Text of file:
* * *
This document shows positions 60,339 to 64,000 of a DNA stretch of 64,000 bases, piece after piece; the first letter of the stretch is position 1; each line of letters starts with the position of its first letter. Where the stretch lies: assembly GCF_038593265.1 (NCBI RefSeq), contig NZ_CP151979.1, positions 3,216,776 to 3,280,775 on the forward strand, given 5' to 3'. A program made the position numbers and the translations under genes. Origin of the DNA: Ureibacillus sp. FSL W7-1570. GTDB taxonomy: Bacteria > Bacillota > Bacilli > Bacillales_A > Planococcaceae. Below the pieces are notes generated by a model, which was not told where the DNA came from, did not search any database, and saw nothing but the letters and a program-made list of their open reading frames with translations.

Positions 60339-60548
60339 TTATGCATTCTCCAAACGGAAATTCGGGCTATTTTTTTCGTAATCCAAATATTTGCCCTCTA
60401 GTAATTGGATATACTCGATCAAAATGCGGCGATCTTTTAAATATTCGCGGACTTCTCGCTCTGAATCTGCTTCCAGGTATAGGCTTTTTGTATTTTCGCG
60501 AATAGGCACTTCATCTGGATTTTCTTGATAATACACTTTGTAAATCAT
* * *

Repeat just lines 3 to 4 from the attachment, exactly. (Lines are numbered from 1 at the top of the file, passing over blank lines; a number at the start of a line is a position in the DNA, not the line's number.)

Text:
60339 TTATGCATTCTCCAAACGGAAATTCGGGCTATTTTTTTCGTAATCCAAATATTTGCCCTCTA
60401 GTAATTGGATATACTCGATCAAAATGCGGCGATCTTTTAAATATTCGCGGACTTCTCGCTCTGAATCTGCTTCCAGGTATAGGCTTTTTGTATTTTCGCG